This section highlights some standard practices, but each case can be slightly different. If you are unsure, or have an example that is not covered in this section, please post a question in the Q&A section of the wiki.

Images of Tables

If there is an image of a table, simply recreate the table within Word following the directions in the Tables Section. Then delete the image of the table once you are done.

Images of Surveys

This one is a bit of a judgement call. It depends on the context of the image. If it’s critical to understanding the book that readers know exactly what was asked in the survey then we want to transcribe the entire survey and then add a Producer's Note at the beginning of the book to explain what we have done. Otherwise, if it doesn’t really matter to the reading experience what the details of the survey are then Alt-Text will do. There are some great examples on how to write Alt-Text here.

Example Coming Soon

Images with Text

Some Images will have text as part of that image. In these cases there are two solutions:

  1. Transcribe the Text in the Image into the Caption
  2. Transcribe the Text in the Image into the Alt-Text

Again, this is a judgement call. Both options can work, but it also depends on what the text is. When in doubt just ask!

If it is simply an image with a sign in the background, then we do not have to add this to the Alt-Text or Caption unless it is essential to understanding the image. See examples below.

Example Coming Soon

Images of Words and Phrases

A very big publisher no-no is having Single Words or Phrases as Images. This is one of the biggest accessibility sins. When this happens with must transcribe the image inline with the text, and then remove the image itself. If the image is written in another alphabet you may have to either use Unicode or set up your keyboard to type that alphabet. Please see the Languages section for more information.

Example Coming Soon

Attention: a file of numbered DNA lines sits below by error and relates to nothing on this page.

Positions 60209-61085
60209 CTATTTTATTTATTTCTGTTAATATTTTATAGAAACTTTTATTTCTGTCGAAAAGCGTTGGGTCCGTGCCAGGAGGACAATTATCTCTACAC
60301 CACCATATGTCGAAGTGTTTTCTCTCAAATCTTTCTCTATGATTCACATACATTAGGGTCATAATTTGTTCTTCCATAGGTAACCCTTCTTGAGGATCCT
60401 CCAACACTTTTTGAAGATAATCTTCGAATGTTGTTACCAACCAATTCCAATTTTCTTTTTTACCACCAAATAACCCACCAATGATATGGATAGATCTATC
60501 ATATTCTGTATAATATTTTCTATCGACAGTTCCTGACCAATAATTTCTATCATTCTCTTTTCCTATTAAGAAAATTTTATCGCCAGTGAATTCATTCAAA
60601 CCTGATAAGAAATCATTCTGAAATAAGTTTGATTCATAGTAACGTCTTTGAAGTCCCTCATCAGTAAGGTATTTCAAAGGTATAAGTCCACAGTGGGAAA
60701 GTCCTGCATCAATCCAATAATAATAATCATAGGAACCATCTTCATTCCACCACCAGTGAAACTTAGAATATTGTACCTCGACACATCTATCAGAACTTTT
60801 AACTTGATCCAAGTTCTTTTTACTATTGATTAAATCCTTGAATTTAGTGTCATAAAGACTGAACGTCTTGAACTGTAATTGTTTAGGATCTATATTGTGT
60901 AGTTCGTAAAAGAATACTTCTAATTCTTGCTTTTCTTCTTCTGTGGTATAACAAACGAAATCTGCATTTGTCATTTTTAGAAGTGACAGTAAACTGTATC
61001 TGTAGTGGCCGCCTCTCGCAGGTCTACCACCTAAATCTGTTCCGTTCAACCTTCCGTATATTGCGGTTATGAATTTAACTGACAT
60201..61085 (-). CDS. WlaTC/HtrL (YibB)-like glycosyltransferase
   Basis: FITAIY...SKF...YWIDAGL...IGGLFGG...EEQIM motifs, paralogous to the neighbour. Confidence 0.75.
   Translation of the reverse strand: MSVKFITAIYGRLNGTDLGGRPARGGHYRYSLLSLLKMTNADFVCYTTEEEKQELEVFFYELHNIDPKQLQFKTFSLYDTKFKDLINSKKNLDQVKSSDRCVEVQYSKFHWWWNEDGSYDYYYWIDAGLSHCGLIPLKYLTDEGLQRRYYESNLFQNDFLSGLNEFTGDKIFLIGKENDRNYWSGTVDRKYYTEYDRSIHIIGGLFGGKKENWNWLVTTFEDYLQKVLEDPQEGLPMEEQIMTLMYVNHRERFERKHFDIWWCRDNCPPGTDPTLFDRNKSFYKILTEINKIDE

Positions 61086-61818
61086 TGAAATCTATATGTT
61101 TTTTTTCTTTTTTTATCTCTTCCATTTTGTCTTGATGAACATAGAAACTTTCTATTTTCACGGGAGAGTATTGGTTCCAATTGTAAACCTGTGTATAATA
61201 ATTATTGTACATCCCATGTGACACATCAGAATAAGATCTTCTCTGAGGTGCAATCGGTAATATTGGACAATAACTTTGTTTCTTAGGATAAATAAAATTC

Q & A

Q: If there is a photograph of a letter, should we transcribe it into the alt-text?

A: It depends on two factors that should be taken into consideration when writing alternative text (requires some judgement):

  1. the context and purpose of the image: why is the image there? does the author want us to read the contents of the letter? how important is it to be able to read the letter? is there a caption? (if so, does the caption adequately describe the photograph?) You can learn more about when/how to describe here: Determining if the image needs an image description
  2. how long the text is: Alt text is meant to be a brief description of the image, ideally no more than 120 words as a general rule of thumb. If it's necessary to transcribe the letter and the letter is lengthy, we can use an in-text producer's note: Producer's Note

Q: For images that contain a lot of information (such as an Army record that contains a lot of text, finger prints, tables, etc.), what is recommended in terms of Alt Text?

A: Very good question! Image descriptions can be tricky. The first question I like to consider is the purpose of the image: is it decorative? for visual interest only? provide essential information? We also consider if it's adequately described in the surrounding content already.

Let's take "Shaw's US Army Record" image from Rich man, poor man as an example (below). There's a lot of text embedded within this image.

What's the purpose? This image is located at the end of the book (in the biography section) and a brief caption is provided. I haven't read the book, but I think the general purpose of the image is to give the reader a sense of what his Army record looked like, so the alternative text could describe some essential things that we can glean from the record, such as: this is his "Military Record and Report of Separation, Certificate of Service" and it contains both personal data and information about his military history.

What do I see? How much information we want to provide about his personal and military history depends on: 1) what we can actually see! (the image quality is poor, so most likely the author doesn't think it's very important that we see or know the details), and 2) what information might readers want to know that's here and isn't already in the book.

To be honest, I can't make out much information here, so I think it would be perfectly appropriate to leave out specific personal and military history details from the Alternative Text description.

Shaw's US Army Record

For further exploration: Diagram Center is the authority on image descriptions and they have great guidelines and training material: Image Description Training

public/nnels/etext/images.txt · Last modified: 2020/01/15 13:37 by rachel.osolen